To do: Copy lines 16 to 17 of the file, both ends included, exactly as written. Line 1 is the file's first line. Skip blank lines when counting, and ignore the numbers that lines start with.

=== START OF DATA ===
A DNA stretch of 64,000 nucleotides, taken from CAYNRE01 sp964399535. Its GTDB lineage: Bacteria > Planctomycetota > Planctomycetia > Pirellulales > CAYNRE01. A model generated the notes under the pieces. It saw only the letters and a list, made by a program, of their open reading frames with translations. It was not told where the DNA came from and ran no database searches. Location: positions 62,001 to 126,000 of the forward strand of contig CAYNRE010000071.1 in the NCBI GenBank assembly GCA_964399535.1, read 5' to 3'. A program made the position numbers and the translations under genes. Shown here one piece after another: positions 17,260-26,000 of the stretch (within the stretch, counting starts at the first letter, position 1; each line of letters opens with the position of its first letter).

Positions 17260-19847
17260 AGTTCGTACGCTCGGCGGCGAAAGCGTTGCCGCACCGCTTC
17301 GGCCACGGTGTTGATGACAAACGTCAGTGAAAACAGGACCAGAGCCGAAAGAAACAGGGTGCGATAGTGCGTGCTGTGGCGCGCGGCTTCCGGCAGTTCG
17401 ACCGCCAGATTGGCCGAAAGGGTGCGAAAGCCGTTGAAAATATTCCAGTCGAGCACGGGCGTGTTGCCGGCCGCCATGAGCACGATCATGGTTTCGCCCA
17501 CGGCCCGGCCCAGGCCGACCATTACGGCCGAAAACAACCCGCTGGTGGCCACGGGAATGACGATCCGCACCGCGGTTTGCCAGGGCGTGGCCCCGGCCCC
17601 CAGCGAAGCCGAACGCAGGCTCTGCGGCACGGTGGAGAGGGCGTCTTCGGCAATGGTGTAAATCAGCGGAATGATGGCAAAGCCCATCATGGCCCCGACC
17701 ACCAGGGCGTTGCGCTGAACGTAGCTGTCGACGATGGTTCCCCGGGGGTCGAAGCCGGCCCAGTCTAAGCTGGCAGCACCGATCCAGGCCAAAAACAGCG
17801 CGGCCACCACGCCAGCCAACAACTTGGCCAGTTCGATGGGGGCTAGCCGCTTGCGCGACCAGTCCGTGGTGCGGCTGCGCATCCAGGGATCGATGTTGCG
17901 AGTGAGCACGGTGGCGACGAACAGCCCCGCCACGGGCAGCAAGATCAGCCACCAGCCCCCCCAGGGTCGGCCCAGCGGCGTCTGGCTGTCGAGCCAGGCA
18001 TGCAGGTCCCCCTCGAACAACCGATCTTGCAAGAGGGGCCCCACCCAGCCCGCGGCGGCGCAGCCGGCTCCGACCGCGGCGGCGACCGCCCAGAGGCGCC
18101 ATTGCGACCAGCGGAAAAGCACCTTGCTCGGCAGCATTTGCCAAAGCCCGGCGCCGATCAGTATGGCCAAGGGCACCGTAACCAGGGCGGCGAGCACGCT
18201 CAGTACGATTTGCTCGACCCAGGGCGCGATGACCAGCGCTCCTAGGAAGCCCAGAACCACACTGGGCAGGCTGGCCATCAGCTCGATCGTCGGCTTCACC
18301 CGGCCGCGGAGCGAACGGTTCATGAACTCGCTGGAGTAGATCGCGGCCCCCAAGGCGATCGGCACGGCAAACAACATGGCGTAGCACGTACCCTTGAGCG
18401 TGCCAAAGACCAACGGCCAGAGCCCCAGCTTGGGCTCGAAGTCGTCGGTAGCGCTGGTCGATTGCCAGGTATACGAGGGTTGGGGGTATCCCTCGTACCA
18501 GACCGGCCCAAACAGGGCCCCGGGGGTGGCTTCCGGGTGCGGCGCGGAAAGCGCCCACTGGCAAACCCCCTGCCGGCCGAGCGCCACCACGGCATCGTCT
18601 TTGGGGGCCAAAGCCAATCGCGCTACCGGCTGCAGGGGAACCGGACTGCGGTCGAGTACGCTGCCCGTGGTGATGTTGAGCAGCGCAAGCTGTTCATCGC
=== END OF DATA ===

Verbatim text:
18501 GACCGGCCCAAACAGGGCCCCGGGGGTGGCTTCCGGGTGCGGCGCGGAAAGCGCCCACTGGCAAACCCCCTGCCGGCCGAGCGCCACCACGGCATCGTCT
18601 TTGGGGGCCAAAGCCAATCGCGCTACCGGCTGCAGGGGAACCGGACTGCGGTCGAGTACGCTGCCCGTGGTGATGTTGAGCAGCGCAAGCTGTTCATCGC